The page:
Hypervascular Synovitis and American College of Rheumatology Classification Criteria as Predictors of Radiographic Damage in Early Rheumatoid Arthritis


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Abstract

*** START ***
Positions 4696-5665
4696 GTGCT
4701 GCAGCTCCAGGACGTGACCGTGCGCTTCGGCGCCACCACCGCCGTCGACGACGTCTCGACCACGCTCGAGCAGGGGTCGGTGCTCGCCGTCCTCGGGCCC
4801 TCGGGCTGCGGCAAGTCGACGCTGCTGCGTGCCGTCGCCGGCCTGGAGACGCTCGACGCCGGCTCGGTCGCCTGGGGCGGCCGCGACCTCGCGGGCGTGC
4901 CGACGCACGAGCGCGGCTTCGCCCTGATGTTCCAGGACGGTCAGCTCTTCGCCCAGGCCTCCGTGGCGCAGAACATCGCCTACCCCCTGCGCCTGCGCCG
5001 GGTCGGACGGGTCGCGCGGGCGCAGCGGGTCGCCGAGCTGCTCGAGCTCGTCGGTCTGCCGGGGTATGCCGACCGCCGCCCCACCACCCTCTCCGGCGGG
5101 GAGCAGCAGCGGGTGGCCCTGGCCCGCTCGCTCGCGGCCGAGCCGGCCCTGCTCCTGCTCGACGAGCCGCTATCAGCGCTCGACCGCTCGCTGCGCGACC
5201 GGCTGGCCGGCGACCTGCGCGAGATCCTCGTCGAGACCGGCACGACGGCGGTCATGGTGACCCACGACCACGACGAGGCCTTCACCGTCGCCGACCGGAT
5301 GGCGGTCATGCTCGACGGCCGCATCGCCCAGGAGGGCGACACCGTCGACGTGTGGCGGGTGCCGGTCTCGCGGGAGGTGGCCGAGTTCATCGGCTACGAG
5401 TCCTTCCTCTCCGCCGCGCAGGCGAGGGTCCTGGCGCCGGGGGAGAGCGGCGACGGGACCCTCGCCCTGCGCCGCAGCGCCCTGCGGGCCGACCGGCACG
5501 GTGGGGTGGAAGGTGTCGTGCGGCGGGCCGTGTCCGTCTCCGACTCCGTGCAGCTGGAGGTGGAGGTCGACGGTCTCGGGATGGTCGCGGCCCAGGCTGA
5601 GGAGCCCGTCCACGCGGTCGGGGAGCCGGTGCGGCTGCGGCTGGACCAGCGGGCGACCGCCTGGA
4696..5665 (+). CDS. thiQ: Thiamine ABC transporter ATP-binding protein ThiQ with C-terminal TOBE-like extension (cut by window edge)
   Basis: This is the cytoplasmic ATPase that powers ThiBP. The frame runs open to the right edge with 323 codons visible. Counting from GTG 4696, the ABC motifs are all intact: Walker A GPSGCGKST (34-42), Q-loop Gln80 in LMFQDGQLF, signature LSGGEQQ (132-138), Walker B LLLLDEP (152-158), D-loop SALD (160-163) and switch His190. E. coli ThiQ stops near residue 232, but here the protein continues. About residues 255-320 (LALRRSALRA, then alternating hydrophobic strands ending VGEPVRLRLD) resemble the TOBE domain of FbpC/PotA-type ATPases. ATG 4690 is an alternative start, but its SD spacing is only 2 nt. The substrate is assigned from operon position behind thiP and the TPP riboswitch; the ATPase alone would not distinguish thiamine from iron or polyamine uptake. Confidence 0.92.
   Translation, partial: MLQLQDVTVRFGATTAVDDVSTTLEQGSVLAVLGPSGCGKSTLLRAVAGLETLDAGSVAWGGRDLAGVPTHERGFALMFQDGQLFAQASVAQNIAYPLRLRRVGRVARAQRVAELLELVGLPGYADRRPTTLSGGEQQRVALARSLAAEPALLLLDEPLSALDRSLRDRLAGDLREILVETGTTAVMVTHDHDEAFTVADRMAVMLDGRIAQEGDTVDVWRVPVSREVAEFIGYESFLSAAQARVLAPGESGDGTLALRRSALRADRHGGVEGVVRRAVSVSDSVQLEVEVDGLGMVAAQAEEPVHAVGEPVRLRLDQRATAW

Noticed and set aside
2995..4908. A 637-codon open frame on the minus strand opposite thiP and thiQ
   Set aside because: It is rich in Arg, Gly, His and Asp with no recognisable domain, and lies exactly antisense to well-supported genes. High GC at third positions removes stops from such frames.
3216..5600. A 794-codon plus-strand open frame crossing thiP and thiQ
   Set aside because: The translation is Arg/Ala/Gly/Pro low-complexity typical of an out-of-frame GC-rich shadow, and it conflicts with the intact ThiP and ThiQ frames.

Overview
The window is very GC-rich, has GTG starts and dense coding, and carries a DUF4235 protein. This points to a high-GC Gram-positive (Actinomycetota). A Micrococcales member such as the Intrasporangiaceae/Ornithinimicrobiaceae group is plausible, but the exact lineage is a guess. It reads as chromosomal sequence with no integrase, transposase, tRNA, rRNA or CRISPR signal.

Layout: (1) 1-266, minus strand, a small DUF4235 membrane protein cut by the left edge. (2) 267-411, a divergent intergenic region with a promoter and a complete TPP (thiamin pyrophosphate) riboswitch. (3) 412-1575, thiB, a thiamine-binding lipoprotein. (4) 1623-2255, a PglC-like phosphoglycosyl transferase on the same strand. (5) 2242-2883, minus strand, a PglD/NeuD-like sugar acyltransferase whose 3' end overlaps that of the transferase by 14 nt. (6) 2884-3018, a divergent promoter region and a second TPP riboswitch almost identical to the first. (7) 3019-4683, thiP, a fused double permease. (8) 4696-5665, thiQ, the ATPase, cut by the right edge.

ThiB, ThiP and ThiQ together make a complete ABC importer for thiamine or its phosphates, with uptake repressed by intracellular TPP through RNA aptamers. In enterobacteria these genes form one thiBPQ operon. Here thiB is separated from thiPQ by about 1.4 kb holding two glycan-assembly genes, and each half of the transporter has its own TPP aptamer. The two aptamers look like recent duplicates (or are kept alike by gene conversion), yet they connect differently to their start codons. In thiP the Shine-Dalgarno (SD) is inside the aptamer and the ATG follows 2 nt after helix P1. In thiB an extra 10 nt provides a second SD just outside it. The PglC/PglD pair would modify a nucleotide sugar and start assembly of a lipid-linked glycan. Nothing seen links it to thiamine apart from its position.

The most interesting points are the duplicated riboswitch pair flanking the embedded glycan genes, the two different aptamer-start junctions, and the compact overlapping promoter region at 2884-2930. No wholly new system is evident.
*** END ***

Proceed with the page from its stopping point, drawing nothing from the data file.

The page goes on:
Objective:To investigate if serial clinical and ultrasound evaluations differ between early rheumatoid arthritis patients who do or do not develop erosive disease and to identify predictors of erosions.Methods:Patients with at least 7 consecutive 2-monthly clinical and 3 consecutive 6-monthly ultrasound evaluations were included. Ultrasound (gray scale and power Doppler) assessed synovitis, power Doppler-positive synovitis (PD+) and power Doppler-negative synovitis (PD−) in each of 14 joints of the dominant hand. After 1 and 2 years, erosive disease was defined according to digitized radiography. Areas under the curve (AUCs) for serial assessments were calculated. Multivariate logistic regression analysis was performed.Results:Seventy-one and 38 patients completed 1- and 2-year consecutive assessments. After 2 years (21.5 ± 6.2 months), 13 patients developed erosions. At baseline, nonerosive patients had shorter duration of symptoms to RA diagnosis, lower number of the American College of Rheumatology (ACR) classification criteria, lesser synovitis and PD+ synovitis than erosive patients. At follow-up, erosive and nonerosive patients showed similar AUC for clinical, serological, and treatment parameters; erosive patients had higher AUCs for synovitis and PD+ synovitis than nonerosive patients. In the multivariate model, the amount of PD+ synovitis (odds ratio, 1.3; 95% confidence interval, 1.11-1.51; P = 0.001) and more ACR classification criteria (odds ratio, 2.3; 95% confidence interval, 1.05-5.02; P = 0.04), both at baseline, predicted erosive disease.Conclusions:Serial Power Doppler ultrasonography-assessed synovitis was greater in patients who developed erosions than in those who did not. More power Doppler positive (hypervascular) synovitis and more ACR classification criteria, both at baseline, were the only predictors of erosions.

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